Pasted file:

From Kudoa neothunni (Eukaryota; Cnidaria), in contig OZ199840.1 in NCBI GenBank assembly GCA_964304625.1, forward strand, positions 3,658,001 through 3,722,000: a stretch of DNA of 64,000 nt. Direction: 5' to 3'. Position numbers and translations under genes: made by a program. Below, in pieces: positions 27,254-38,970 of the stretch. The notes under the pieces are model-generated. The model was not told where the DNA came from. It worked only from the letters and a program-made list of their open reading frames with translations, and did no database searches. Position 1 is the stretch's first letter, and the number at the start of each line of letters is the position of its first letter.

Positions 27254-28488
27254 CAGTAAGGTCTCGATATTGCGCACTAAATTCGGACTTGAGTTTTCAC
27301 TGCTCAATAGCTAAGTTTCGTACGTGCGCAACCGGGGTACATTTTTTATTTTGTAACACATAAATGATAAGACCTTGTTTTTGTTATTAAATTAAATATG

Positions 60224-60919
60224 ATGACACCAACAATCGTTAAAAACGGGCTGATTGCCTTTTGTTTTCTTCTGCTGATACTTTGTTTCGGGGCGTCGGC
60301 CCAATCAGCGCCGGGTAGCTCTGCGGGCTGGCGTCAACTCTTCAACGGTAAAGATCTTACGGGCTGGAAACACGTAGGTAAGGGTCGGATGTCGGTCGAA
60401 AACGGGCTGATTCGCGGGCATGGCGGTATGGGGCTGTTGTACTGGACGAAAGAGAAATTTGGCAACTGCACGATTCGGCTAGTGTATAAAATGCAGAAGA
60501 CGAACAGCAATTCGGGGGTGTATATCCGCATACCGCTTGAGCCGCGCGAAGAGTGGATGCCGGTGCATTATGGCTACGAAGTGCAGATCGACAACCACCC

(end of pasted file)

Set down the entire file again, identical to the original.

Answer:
From Kudoa neothunni (Eukaryota; Cnidaria), in contig OZ199840.1 in NCBI GenBank assembly GCA_964304625.1, forward strand, positions 3,658,001 through 3,722,000: a stretch of DNA of 64,000 nt. Direction: 5' to 3'. Position numbers and translations under genes: made by a program. Below, in pieces: positions 27,254-38,970 of the stretch. The notes under the pieces are model-generated. The model was not told where the DNA came from. It worked only from the letters and a program-made list of their open reading frames with translations, and did no database searches. Position 1 is the stretch's first letter, and the number at the start of each line of letters is the position of its first letter.

Positions 27254-28488
27254 CAGTAAGGTCTCGATATTGCGCACTAAATTCGGACTTGAGTTTTCAC
27301 TGCTCAATAGCTAAGTTTCGTACGTGCGCAACCGGGGTACATTTTTTATTTTGTAACACATAAATGATAAGACCTTGTTTTTGTTATTAAATTAAATATG

Positions 60224-60919
60224 ATGACACCAACAATCGTTAAAAACGGGCTGATTGCCTTTTGTTTTCTTCTGCTGATACTTTGTTTCGGGGCGTCGGC
60301 CCAATCAGCGCCGGGTAGCTCTGCGGGCTGGCGTCAACTCTTCAACGGTAAAGATCTTACGGGCTGGAAACACGTAGGTAAGGGTCGGATGTCGGTCGAA
60401 AACGGGCTGATTCGCGGGCATGGCGGTATGGGGCTGTTGTACTGGACGAAAGAGAAATTTGGCAACTGCACGATTCGGCTAGTGTATAAAATGCAGAAGA
60501 CGAACAGCAATTCGGGGGTGTATATCCGCATACCGCTTGAGCCGCGCGAAGAGTGGATGCCGGTGCATTATGGCTACGAAGTGCAGATCGACAACCACCC